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Prof. Alfred Zippelius

Co-Chefarzt

Medizinische Onkologie FMH, Mitglied Tumorzentrum, Leiter Labor Tumorimmunologie

Hauttumore, Thoraxtumore, Immuntherapie

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Dr. David König

Oberarzt / Leitung Klinische Forschung

medizinische Onkologie FMH, allgemeine Innere Medizin FMH, Leitung klinische Forschung

Thoraxtumore, zelluläre Therapien

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CAR T-cell therapies use the T-lymphocytes of your immune system. These cells are removed by blood washing and then genetically modified in the laboratory to produce specific proteins (receptors) that can recognize cancer cells. These so-called CAR T cells are then returned to your body, recognize the cancer cells and destroy them.

This works particularly well with the tumor marker CD19, as it is found in most B-cell lymphomas and B-cell leukemias. Anti-CD19 CAR-T cells are therefore extremely effective in the treatment of leukemia and advanced lymphomas.

The University Hospital Basel has been accredited for the use of anti-CD19 CAR-T therapies since 2019.

We are also currently developing further CAR-T therapies that can also detect other types of cancer or be even more effective against lymphomas and leukaemias.

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Prof. Andreas Holbro

Leitender Arzt

Hämatologie und Blutspendezentrum SRK beider Basel

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Prof. Jörg Halter

Leitender Arzt

Hämatologie

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Prof. Dr. Frank Stenner

Stv. Chefarzt

Innere Medizin (D,CH), Hämatologie (D,CH), Onkologie (CH)

Urogenitale Tumore

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PD Dr. Benjamin Kasenda

Leitender Arzt

Innere Medizin Hämatologie/Onkologie und FA medizinische Onkologie

Gastrointestinale Tumore

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Dr. Fatime Krasniqi EMBA(MBS)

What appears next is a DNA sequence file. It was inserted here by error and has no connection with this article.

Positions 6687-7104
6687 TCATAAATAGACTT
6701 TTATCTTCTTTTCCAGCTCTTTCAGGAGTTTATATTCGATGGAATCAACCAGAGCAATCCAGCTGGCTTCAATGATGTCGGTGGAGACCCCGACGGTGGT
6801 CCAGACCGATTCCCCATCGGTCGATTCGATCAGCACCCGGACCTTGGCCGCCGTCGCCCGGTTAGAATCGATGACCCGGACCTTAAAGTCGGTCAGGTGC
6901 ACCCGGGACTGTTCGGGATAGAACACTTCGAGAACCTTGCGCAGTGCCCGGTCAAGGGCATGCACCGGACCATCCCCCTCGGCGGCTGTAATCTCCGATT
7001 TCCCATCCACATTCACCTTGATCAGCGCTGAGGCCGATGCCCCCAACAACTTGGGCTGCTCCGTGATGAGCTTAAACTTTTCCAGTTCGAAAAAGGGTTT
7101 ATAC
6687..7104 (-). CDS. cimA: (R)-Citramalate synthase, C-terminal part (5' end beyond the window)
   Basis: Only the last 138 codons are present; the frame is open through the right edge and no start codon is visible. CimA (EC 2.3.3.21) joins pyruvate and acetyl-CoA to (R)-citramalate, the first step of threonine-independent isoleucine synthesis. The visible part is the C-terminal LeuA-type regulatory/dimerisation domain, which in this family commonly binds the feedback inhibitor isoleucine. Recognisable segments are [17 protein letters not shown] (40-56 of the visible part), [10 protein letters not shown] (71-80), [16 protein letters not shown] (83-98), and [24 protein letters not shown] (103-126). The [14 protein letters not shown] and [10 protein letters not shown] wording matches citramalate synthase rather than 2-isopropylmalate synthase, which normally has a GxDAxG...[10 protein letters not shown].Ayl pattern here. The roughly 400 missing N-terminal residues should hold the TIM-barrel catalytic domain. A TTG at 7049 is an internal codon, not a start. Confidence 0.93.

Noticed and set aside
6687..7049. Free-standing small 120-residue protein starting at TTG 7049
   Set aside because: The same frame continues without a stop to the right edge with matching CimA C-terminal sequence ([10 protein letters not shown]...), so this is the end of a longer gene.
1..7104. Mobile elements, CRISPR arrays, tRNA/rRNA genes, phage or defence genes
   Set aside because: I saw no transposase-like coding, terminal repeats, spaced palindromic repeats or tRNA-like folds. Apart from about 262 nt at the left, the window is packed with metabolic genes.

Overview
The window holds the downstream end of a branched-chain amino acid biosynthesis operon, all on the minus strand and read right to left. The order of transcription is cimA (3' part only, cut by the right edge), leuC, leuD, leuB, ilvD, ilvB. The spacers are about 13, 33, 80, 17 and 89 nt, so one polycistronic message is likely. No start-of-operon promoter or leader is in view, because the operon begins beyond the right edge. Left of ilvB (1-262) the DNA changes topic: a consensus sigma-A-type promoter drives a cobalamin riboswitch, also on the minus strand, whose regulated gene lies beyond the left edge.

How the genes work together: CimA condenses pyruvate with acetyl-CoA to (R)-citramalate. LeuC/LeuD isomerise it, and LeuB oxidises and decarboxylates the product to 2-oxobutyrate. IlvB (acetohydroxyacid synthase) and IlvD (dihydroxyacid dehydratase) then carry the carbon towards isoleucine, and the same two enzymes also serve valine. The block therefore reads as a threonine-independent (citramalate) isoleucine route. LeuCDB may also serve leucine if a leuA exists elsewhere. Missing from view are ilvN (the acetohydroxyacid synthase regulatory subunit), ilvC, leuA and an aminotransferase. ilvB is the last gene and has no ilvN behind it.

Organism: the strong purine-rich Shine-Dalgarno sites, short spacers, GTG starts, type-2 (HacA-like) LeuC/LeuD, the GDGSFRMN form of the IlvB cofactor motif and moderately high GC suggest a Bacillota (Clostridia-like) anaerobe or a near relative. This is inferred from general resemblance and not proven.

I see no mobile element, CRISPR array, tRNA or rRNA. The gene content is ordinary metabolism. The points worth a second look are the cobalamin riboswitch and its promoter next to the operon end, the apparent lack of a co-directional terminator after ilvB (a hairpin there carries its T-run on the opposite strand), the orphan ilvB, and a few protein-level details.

Kaderärztin, Klinikmanagerin

Innere Medizin, Hämatologie und medizinische Onkologie (D), Palliativmedizin

Leiterin Zentrum für Hämatoonkologie

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Dr. Jana Van den Berg

Oberärztin

Hämatologie

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Prof. Jakob Passweg

Chefarzt

Hämatologie

Zentrum für Stammzelltransplantation

Natural killer cells (NK cells) are lymphocytes of the innate immune system that are able to kill tumor cells or infected cells.

We have established a process for isolating, multiplying and activating these cells and are using them in a clinical trial as preemptive immunotherapy after haploidentical stem cell transplantation in patients with acute myeloid leukemia.

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Prof. Jakob Passweg

Chefarzt

Hämatologie

Zentrum für Stammzelltransplantation

Management Team

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Prof. Andreas Holbro

Leitender Arzt

Hämatologie und Blutspendezentrum SRK beider Basel

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Prof. Lukas Jeker

Forschungsgruppenleiter

Transplantationsimmunologie & Nephrologie

Leiter Grundlagenforschung Transplantationsimmunologie & Nephrologie

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Prof. Nina Khanna Gremmelmaier

Chefärztin

Klinik für Infektiologie

Leiterin Klinische Infektiologie

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711ab237-1769-4f1c-a5a8-de6344d45e56

Prof. Heinz Läubli

Leitender Arzt / Leitung Klinische Forschung

medizinische Onkologie FMH, allgemeine Innere Medizin FMH, Mitglied Tumorzentrum, Forschungsgruppenleiter Tumorimmuntherapie, DBM und DKF 

Hirntumore, Hauttumore, Thoraxtumore, Immuntherapie

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Prof. Mascha Binder

Klinikleiterin, Chefärztin Onkologie

Innere Medizin, Hämatologie und medizinische Onkologie, Palliativmedizin

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Prof. Andreas Buser

Leitender Arzt Hämatologie und Chefarzt Blutspendezentrum SRK beider Basel

Hämatologie und Blutspendezentrum SRK beider Basel

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Prof. Jakob Passweg

Chefarzt

Hämatologie

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Prof. Stefan Schaub

Leitender Arzt

Transplantationsimmunologie & Nephrologie

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Prof. Sarah Tschudin Sutter

Chefärztin

Klinik für Infektiologie

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Prof. Alfred Zippelius

Co-Chefarzt

Medizinische Onkologie FMH, Mitglied Tumorzentrum, Leiter Labor Tumorimmunologie